I hesitate to be excited--last time this happened is was 2005, and we all know what happened then....
BEIRUT — Nearly 2 million tourists visited Lebanon in 2009, a record that exceeds even the glamorous years before the civil war when Beirut was known as the Paris of the Middle East.
In figures released to The Associated Press on Tuesday, the Ministry of Tourism said 1,851,081 tourists visited Lebanon in 2009, a 39 per cent increase from the year before. The previous record was 1.4 million tourists in 1974 - just before the disastrous 1975-90 civil war broke out.
Tourism Minister Fadi Abboud estimated the country's annual income from tourism at up to $7 billion, or about 20 per cent of gross domestic product.
The booming tourism sector is the latest sign of progress in Lebanon, a country that had become notorious for its years of kidnappings, car bombs and political assassinations. But Lebanon has seen greater stability recently, drawing once-leery foreigners to its snowcapped mountains and stunning Mediterranean seaside.
Nabil Majdalani, who has been working in Lebanon's restaurant industry since the 1970s, said his business grew about 15 per cent in 2009.
"This was the year when we saw the biggest number of foreigners at our restaurant since before the civil war," Majdalani said.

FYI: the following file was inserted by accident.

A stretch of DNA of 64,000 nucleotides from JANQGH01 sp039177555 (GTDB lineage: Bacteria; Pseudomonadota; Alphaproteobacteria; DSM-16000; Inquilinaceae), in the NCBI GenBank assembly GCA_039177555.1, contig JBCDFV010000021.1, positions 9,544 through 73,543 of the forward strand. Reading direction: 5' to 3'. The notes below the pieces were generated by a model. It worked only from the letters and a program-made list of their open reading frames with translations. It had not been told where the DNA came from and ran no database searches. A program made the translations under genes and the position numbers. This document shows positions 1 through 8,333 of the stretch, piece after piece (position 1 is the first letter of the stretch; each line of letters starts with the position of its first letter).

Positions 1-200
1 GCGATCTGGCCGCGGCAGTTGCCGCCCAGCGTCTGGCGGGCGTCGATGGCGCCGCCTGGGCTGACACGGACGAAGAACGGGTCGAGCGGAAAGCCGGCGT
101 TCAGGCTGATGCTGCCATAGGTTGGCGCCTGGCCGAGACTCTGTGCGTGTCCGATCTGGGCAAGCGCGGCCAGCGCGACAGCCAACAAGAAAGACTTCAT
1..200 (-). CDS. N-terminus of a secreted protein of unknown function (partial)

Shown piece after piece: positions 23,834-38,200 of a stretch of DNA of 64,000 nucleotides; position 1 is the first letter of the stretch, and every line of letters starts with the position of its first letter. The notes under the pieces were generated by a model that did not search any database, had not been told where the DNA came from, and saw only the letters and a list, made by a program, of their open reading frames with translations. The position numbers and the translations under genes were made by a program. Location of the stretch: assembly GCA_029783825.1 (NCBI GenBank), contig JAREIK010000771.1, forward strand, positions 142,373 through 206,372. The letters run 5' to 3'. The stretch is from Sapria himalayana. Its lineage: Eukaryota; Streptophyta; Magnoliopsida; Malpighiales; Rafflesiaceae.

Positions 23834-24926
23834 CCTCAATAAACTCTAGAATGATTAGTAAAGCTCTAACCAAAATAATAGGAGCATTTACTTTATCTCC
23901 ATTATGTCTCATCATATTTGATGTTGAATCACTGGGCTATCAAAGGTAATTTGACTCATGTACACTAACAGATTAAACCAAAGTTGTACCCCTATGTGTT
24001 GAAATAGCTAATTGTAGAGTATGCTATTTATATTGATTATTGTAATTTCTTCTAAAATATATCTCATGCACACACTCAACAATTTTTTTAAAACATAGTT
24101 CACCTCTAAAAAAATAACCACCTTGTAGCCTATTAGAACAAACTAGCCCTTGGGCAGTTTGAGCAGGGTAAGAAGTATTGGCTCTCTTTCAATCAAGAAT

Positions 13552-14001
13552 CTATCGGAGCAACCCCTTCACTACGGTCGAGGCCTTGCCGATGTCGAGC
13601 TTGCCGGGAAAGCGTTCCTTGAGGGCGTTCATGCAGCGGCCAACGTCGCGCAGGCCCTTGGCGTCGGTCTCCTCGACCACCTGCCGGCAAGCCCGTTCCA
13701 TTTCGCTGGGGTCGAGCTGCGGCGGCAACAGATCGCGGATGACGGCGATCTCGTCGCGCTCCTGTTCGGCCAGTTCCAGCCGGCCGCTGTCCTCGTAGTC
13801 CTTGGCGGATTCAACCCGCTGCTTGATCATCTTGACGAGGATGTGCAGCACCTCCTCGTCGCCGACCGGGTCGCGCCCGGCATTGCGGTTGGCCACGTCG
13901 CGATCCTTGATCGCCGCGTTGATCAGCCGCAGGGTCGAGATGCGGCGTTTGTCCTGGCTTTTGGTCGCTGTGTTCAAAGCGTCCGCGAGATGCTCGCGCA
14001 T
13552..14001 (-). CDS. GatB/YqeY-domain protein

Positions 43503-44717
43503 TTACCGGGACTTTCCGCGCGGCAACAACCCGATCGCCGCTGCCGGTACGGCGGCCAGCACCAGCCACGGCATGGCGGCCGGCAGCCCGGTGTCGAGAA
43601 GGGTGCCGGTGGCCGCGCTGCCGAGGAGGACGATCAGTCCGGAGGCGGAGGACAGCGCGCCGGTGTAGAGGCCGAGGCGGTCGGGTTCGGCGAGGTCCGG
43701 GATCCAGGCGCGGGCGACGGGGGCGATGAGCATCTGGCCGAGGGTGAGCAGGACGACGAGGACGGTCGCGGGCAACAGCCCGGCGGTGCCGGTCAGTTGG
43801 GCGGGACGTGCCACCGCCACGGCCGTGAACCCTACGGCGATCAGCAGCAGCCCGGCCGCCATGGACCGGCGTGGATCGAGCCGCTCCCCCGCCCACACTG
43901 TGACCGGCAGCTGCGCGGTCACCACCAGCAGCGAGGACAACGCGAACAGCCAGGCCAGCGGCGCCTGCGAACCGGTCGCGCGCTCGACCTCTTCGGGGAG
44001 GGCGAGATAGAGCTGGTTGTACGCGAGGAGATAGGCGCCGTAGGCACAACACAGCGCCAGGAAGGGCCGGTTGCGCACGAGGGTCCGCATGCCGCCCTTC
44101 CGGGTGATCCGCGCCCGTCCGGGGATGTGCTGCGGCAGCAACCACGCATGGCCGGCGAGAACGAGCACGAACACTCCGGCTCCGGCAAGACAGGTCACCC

During the civil war, tourists simply stopped coming to Lebanon, scared off by the reports of Westerners being snatched off the streets of Beirut. A thriving tourism industry that lured Hollywood stars to the Middle East all but dried up.
The industry was just starting to recover some of its lustre when Lebanon's billionaire former Prime Minister Rafik Hariri, the power behind the multibillion-dollar postwar reconstruction, was assassinated in 2005 in a massive truck bomb in Beirut.
Then, in July 2006, Israel and Lebanon's Shiite militant group Hezbollah fought a 34-day war in which some 1,200 Lebanese were killed and billions of dollars worth of infrastructure destroyed. Thousands of tourists and vacationing Lebanese expatriates were evacuated from the country because of the fighting.
And in 2008, Hezbollah militants swept through Sunni neighbourhoods of Beirut to briefly seize control after the government moved to curb the group's military communications network. More than 80 people were killed in the violence that followed.
But Lebanon has seen greater stability recently and formed a unity government last year. A key recommendation by The New York Times, which named Beirut as the top place to visit in 2009, helped boost the country's image.
Pierre Ashkar, head of the Hotel Owners' Association, said occupancy at international-standard hotels in Beirut averaged 76 per cent in 2009.
"This was one of the best years ever," Ashkar said.
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